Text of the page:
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Twitter makes it easier to buy ads
The microblogging service launches an advertising API.
Topics: Adobe, advertising technology, Altimeter Group, API, April Underwood, e-commerce, HootSuite Media, Jeremiah Owyang, Promoted Account, Promoted Tweet, Salesforce.com, Shift, social marketing, social media, Social Media 300, TBG Digital, Twitter, Twitter ads, web advertising
Twitter wants to make it easier for marketers to buy its ad units. The microblogging service announced it has launched an advertising application programming interface, or API. That means that marketing firms can directly connect to Twitter’s ad platform to manage their clients’ Promoted Tweet and Promoted Account ad units.
Promoted Tweets enable marketers to pay to increase the prominence of a post. A Promoted Account enables marketers to pay to show up in the social network’s Who to Follow box.
Twitter says that for now marketers can work with five vendors—Adobe Systems Inc. HootSuite Media Inc., Salesforce.com Inc., Shift (which is owned by Gearbox Software LLC) and TBG Digital—to help manage their advertising campaigns. The microblogging service says it has been testing the advertising API since January.
“We’re always working on ways to make it easier to manage campaigns and get more value out of advertising with us,” wrote April Underwood, Twitter’s product manager, revenue, in a blog post yesterday.
The move will enable advertisers to tie their Twitter advertising more tightly with their other marketing efforts, says Jeremiah Owyang, an industry analyst at consultancy Altimeter Group. “They’ll be able to coordinate their messaging better because they’ll be able to work with one vendor across different marketing platforms,” he says.
The move also means that Twitter users will likely see more ads on the social network, he says. “But that doesn’t mean they’ll be effective,” he says. Key to success with Twitter ads is posting content that consumers actually want to see and engage with, he says. If consumers like the ad, they will likely follow the advertiser, in the case of a Promoted Account, or retweet or respond to the tweet, in the case of a Promoted Tweet. And that’s the goal, Twitter says.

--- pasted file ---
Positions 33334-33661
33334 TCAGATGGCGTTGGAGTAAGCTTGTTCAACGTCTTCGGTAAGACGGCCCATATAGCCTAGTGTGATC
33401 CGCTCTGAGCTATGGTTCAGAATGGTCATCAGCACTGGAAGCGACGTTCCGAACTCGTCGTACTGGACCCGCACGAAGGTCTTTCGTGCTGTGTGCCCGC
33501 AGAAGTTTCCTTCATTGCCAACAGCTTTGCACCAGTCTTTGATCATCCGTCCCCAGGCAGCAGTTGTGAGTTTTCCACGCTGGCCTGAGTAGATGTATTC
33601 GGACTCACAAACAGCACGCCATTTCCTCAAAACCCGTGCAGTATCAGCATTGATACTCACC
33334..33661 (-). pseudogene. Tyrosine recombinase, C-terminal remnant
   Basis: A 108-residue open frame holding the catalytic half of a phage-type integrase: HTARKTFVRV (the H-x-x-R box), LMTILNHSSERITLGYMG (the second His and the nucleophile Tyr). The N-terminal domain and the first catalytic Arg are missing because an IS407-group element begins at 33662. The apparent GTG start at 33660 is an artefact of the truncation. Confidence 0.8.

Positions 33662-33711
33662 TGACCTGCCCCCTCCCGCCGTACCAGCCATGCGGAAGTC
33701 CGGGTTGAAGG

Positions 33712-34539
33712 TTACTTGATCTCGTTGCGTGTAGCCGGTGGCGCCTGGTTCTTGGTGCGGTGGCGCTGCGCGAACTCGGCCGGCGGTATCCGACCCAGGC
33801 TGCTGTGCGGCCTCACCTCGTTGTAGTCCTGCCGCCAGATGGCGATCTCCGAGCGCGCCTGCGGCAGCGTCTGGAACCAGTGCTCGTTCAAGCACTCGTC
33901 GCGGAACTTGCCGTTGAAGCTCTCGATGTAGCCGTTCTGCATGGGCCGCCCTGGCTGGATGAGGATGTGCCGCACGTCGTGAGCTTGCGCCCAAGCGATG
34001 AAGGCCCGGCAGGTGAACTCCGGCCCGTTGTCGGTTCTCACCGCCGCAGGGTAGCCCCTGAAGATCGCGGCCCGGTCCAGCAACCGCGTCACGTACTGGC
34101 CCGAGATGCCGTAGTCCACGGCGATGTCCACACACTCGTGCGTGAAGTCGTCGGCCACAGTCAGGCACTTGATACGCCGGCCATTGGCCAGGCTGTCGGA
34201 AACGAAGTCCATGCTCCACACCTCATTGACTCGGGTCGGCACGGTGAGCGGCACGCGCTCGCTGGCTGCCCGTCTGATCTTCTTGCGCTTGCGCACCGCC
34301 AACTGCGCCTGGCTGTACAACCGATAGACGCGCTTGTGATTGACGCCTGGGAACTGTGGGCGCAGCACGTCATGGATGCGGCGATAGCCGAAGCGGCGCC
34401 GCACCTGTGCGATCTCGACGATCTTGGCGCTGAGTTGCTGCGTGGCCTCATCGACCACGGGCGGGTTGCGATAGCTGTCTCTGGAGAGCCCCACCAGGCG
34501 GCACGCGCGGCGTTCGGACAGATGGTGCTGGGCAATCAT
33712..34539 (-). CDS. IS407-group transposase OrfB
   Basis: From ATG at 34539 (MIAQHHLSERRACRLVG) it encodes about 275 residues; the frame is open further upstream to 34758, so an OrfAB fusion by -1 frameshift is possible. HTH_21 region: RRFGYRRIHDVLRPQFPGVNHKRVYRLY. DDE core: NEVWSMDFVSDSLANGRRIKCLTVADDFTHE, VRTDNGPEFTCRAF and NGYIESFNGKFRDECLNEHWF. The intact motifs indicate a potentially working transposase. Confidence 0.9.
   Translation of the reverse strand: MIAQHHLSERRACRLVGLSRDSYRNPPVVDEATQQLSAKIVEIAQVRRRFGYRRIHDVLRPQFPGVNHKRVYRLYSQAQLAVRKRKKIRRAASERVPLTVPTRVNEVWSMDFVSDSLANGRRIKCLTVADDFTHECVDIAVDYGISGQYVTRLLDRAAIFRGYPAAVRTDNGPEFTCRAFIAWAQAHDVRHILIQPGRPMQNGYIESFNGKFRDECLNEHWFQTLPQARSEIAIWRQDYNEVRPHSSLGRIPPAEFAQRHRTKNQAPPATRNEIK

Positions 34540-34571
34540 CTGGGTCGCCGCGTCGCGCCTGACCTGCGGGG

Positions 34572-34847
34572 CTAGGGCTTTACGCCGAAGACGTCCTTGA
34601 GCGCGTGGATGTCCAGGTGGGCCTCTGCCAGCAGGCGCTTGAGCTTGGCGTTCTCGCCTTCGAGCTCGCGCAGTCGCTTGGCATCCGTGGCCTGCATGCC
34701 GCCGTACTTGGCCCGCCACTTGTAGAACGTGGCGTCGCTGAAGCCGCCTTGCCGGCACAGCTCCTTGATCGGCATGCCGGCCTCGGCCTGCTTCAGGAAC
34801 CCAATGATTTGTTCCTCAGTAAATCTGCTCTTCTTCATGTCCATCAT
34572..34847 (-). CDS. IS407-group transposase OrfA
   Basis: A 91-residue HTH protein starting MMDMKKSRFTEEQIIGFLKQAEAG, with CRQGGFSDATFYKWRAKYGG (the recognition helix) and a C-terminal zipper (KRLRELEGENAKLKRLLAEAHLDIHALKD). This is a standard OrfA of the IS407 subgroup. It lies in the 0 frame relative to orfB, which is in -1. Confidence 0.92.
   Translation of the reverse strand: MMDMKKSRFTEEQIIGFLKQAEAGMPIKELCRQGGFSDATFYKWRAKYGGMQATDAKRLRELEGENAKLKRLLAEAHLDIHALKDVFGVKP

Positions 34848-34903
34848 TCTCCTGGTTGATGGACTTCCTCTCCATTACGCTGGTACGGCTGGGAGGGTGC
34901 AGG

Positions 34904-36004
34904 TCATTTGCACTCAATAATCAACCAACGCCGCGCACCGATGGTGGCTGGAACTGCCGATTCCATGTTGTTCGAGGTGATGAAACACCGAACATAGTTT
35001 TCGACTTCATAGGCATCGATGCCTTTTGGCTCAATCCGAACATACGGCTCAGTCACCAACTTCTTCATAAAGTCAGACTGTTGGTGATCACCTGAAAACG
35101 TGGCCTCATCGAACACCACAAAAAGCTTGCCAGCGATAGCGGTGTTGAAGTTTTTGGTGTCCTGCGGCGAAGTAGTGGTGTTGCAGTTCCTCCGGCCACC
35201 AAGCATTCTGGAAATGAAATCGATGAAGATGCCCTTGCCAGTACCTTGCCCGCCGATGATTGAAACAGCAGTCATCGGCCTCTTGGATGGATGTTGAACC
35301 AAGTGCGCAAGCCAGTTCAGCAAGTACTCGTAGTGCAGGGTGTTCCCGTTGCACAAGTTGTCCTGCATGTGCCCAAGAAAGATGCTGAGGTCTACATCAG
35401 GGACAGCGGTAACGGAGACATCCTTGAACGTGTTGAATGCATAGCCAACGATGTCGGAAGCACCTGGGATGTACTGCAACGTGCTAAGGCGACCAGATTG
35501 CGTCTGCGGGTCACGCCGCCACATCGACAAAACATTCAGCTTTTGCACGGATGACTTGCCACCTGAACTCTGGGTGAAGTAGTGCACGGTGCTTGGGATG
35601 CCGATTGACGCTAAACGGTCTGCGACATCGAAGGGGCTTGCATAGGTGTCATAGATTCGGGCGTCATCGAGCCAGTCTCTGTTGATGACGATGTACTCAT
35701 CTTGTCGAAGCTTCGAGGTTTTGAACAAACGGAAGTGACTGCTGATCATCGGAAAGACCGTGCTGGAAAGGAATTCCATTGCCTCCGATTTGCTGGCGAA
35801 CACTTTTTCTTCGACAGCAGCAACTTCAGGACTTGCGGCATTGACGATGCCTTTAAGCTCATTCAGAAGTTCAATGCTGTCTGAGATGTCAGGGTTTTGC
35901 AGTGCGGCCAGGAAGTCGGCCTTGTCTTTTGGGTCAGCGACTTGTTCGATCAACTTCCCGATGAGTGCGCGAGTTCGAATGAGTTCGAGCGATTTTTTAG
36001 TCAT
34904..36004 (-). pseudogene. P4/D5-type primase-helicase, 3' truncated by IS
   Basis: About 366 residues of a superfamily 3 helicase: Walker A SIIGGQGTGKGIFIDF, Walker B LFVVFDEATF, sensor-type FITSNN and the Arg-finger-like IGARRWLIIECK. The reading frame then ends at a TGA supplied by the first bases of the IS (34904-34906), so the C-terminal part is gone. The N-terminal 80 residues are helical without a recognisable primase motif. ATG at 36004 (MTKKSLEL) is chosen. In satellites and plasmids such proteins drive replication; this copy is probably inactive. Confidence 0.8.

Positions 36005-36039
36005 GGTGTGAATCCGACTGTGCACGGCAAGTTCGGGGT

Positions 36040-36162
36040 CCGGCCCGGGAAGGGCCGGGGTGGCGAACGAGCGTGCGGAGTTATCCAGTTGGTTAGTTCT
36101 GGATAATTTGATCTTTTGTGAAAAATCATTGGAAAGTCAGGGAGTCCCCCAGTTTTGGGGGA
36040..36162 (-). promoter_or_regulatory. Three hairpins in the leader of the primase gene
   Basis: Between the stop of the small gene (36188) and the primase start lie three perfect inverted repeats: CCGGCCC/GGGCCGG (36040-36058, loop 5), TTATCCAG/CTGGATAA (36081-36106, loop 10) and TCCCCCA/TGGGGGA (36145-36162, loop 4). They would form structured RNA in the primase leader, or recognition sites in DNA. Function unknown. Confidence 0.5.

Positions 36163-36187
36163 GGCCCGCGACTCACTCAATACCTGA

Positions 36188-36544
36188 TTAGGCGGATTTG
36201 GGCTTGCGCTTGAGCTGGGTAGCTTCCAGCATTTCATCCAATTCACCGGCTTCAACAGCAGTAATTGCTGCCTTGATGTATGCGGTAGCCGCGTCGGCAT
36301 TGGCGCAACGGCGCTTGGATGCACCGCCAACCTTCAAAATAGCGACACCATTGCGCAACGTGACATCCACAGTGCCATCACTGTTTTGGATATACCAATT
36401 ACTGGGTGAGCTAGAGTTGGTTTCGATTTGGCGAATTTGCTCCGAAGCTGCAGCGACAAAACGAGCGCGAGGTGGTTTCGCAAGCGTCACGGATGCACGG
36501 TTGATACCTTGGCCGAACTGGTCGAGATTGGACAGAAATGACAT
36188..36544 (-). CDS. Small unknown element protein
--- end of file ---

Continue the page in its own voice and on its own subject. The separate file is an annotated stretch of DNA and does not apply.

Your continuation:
“Our focus has been on delivering better ads for users, not more ads,” wrote Underwood. “We believe our system is working well because users like the ads experience on Twitter. Our system rewards marketers for being good, not for being loud. And this approach encourages ads that are engaging, relevant and useful.”
Even with the ads API, Twitter is playing a game of catch-up since Facebook and LinkedIn have offered ad APIs for several years, Owyang says.
Twitter’s ad revenues last year reached $288.3 million, according to estimates by research firm eMarketer Inc., and the research firm expects ad revenue to reach $545.2 million this year. Facebook, for the sake of comparison, last year generated $4.28 billion in advertising revenue.
Even though Twitter may be important element in many retailers’ social marketing strategies, few retailers have used its ad units, according to a survey in the Social Media 300, a comprehensive analysis of e-retailers’ social commerce strategies that ranks retailers’ social skills on the percentage of web site traffic that merchants receive from social networks. The survey of 175 companies that sell online found 3.5% have used a Promoted Account and 4.7% have used a Promoted Tweet.